For aneurysms that are not excluded on the basis of the axial slices in cine-mode, a more detailed analysis is necessary for exact diameter and length measurements. The physician can use MPR to simultaneously display the aneurysm in axial, sagittal, and coronal planes. Using MPR, a curved line can be drawn following the center of the CLL. Reformats perpendicular to this line (curved linear reformats) provide the physician with the exact measurement of the vessel lumen in a plane perpendicular to the vessel axis. In addition, the relative positions of the perpendicular reformats allow measurement of the vessel segment length along the CLL. This method is comparable to length measurements using DSA, however, postprocessing CTA data allows the operator to position the CLL and can be considered equivalent to the calibrated catheter in any desired position. For instance, the physician can choose a line that estimates the placement of the endograft within the aorta.

MIP
MIP uses the density of the pixels in the reconstructed slices to compose two-dimensional projections of the stacked slices. In this manner, angiograph-like images can be produced from any desirable viewpoint. MIP images are particularly useful for quick evaluation of the iliac arteries.

Three-Dimensional Reconstruction
Three-dimensional reconstructions provide virtual images of the vessels and selected other structures. The basic principle in the generation of these three-dimensional reconstructions is the selection of voxels with a density above a certain threshold, in a process called segmentation. The complete spiral data set, with a wide range of densities, is reduced to a binary set of voxels that can be displayed or hidden. Mathematical manipulation of these selected voxels adds the illusion of depth by generating shade surfaces on the selected object. The physician can obtain three-dimensional shaded surface reconstructions by performing semiautomatic and manual segmentation of lumen and thrombus, however, this is a labor-intensive method and not really necessary for endograft sizing.

Once a patient is accepted for endovascular grafting, these three-dimensional images are useful for determining the surgical plan. By viewing and rotating the virtual aneurysm in any direction, the tortuosity of the access arteries and angulation of the aortic lumen can be appreciated.

The interventionalist can submit raw CTA data commercially using the Preview system (Medical Media Systems, West Lebanon, NH) and obtain prefabricated, three-dimensional, shaded-surface reconstructions of lumen, thrombus, and calcium. With this system, the physician can select the most suitable endograft by simulating the endograft in the three-dimensional aneurysm image on the computer screen.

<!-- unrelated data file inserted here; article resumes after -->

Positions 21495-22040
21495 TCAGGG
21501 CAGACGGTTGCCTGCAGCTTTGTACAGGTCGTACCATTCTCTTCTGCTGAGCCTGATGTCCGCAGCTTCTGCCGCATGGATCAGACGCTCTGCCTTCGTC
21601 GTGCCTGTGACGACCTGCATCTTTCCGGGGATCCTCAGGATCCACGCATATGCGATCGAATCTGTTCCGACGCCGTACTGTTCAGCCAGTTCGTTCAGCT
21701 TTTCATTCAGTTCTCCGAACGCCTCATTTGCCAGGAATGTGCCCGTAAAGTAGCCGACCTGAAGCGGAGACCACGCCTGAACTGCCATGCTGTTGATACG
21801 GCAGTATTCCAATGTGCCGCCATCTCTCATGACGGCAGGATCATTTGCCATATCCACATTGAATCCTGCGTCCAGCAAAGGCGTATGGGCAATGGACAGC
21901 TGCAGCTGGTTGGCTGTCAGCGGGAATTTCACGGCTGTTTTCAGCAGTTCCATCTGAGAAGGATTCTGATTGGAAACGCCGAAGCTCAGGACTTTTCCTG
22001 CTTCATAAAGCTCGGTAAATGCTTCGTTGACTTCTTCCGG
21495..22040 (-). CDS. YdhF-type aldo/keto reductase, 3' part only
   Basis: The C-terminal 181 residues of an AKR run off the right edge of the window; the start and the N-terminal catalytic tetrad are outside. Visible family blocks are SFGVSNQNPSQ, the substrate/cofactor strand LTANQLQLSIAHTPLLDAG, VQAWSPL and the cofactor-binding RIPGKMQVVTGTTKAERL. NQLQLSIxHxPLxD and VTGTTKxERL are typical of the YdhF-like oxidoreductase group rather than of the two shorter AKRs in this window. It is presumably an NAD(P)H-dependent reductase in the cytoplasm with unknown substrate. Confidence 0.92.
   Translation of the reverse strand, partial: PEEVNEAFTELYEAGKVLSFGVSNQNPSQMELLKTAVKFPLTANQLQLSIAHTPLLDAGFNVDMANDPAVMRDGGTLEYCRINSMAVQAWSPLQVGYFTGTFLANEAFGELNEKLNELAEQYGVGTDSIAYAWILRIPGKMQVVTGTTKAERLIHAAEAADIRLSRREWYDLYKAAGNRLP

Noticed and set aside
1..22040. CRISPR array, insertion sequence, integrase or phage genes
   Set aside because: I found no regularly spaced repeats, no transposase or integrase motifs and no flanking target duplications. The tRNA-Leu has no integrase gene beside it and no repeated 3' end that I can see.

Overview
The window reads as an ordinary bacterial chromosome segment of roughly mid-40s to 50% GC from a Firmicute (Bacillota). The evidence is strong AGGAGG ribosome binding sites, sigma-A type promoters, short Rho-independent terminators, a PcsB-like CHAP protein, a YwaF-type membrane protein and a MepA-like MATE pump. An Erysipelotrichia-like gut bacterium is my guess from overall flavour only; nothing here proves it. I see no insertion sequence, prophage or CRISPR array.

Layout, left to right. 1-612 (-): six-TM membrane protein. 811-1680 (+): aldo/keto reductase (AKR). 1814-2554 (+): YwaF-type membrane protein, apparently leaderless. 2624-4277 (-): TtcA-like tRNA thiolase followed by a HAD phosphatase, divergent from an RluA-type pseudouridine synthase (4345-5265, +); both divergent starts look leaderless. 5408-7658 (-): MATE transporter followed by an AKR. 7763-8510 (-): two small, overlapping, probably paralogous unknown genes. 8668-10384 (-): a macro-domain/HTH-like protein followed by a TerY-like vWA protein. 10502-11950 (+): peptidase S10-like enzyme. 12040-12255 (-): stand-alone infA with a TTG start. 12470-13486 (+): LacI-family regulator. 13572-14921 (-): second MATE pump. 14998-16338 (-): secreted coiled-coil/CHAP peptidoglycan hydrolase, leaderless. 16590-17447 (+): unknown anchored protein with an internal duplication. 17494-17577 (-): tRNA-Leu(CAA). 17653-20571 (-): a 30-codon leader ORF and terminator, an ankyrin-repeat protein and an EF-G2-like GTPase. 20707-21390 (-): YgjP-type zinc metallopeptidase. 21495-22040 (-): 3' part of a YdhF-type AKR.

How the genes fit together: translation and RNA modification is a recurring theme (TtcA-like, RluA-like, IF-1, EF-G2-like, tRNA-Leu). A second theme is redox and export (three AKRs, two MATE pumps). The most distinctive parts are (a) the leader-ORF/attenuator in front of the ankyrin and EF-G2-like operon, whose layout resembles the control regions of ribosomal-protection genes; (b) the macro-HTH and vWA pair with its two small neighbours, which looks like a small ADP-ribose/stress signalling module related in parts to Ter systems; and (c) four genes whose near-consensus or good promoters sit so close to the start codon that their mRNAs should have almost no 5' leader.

Vitrea (Vital Images), a relatively new PC-based program, can be used as well. This program can process raw data or Dicom III images (Figure 7). One of the major advantages of the Vitrea system is that fully automated, three-dimensional, shaded-surface reconstructions are incorporated into the program. Although the program is user-friendly, the range of measurements that can be performed is limited.

As discussed, imaging remains a crucial part of the preprocedural planning for EVAR. We believe that CTA is the current standard of care, especially when combined with postimaging processing.

Maarten J. Van der Laan, MD, is the Research Imaging Resident in the Department of Vascular Surgery at the University Medical Center in Utrecht, The Netherlands. Dr. Van der Laan may be reached at +31 (0) 30 2506965; m.j.vanderlaan@azu.nl.

Ross Milner, MD, is the Marco Polo Fellow for the Society of Vascular Surgery and a postdoctoral research fellow at the University Medical Center in Utrecht, The Netherlands. Dr. Milner may be reached at +31 (0) 30 2506965; milnerr@uphs.upenn.edu.

Jan D. Blankensteijn, MD, is Associate Professor in Vascular Surgery at the University Medical Center in Utrecht, The Netherlands. Dr. Blankensteijn may be reached at +31 (0) 30 2506965; j.d.blankensteijn@azu.nl.

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Endovascular Today is a publication dedicated to bringing you comprehensive coverage of all the latest technology, techniques, and developments in the endovascular field. Our Editorial Advisory Board is composed of the top endovascular specialists, including interventional cardiologists, interventional radiologists, vascular surgeons, neurologists, and vascular medicine practitioners, and our publication is read by an audience of more than 22,000 members of the endovascular community.